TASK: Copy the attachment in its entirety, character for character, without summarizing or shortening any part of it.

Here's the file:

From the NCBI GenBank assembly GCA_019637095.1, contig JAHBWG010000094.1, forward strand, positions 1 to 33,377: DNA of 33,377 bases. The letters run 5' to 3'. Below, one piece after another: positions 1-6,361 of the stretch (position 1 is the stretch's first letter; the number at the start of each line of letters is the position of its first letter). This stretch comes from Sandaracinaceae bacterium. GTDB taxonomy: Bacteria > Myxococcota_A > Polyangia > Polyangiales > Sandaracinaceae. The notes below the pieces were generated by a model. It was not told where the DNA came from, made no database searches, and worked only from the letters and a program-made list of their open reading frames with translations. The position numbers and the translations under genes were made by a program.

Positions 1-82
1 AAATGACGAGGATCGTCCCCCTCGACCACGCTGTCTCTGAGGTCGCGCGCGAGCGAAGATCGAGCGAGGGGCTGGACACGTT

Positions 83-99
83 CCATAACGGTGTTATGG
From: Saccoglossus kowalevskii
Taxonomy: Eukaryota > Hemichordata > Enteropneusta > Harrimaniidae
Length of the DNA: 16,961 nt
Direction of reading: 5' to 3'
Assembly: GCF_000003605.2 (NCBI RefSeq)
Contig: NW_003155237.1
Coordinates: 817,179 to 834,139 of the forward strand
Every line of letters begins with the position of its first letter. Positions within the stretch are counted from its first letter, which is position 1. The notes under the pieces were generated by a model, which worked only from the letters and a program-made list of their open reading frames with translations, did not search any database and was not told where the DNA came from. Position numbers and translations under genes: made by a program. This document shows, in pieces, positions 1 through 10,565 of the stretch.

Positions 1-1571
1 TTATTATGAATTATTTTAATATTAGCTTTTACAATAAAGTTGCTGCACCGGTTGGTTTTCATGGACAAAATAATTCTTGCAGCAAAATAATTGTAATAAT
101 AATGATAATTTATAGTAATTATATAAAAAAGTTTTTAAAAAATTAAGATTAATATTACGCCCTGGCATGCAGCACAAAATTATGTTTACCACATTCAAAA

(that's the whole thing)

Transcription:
From the NCBI GenBank assembly GCA_019637095.1, contig JAHBWG010000094.1, forward strand, positions 1 to 33,377: DNA of 33,377 bases. The letters run 5' to 3'. Below, one piece after another: positions 1-6,361 of the stretch (position 1 is the stretch's first letter; the number at the start of each line of letters is the position of its first letter). This stretch comes from Sandaracinaceae bacterium. GTDB taxonomy: Bacteria > Myxococcota_A > Polyangia > Polyangiales > Sandaracinaceae. The notes below the pieces were generated by a model. It was not told where the DNA came from, made no database searches, and worked only from the letters and a program-made list of their open reading frames with translations. The position numbers and the translations under genes were made by a program.

Positions 1-82
1 AAATGACGAGGATCGTCCCCCTCGACCACGCTGTCTCTGAGGTCGCGCGCGAGCGAAGATCGAGCGAGGGGCTGGACACGTT

Positions 83-99
83 CCATAACGGTGTTATGG
From: Saccoglossus kowalevskii
Taxonomy: Eukaryota > Hemichordata > Enteropneusta > Harrimaniidae
Length of the DNA: 16,961 nt
Direction of reading: 5' to 3'
Assembly: GCF_000003605.2 (NCBI RefSeq)
Contig: NW_003155237.1
Coordinates: 817,179 to 834,139 of the forward strand
Every line of letters begins with the position of its first letter. Positions within the stretch are counted from its first letter, which is position 1. The notes under the pieces were generated by a model, which worked only from the letters and a program-made list of their open reading frames with translations, did not search any database and was not told where the DNA came from. Position numbers and translations under genes: made by a program. This document shows, in pieces, positions 1 through 10,565 of the stretch.

Positions 1-1571
1 TTATTATGAATTATTTTAATATTAGCTTTTACAATAAAGTTGCTGCACCGGTTGGTTTTCATGGACAAAATAATTCTTGCAGCAAAATAATTGTAATAAT
101 AATGATAATTTATAGTAATTATATAAAAAAGTTTTTAAAAAATTAAGATTAATATTACGCCCTGGCATGCAGCACAAAATTATGTTTACCACATTCAAAA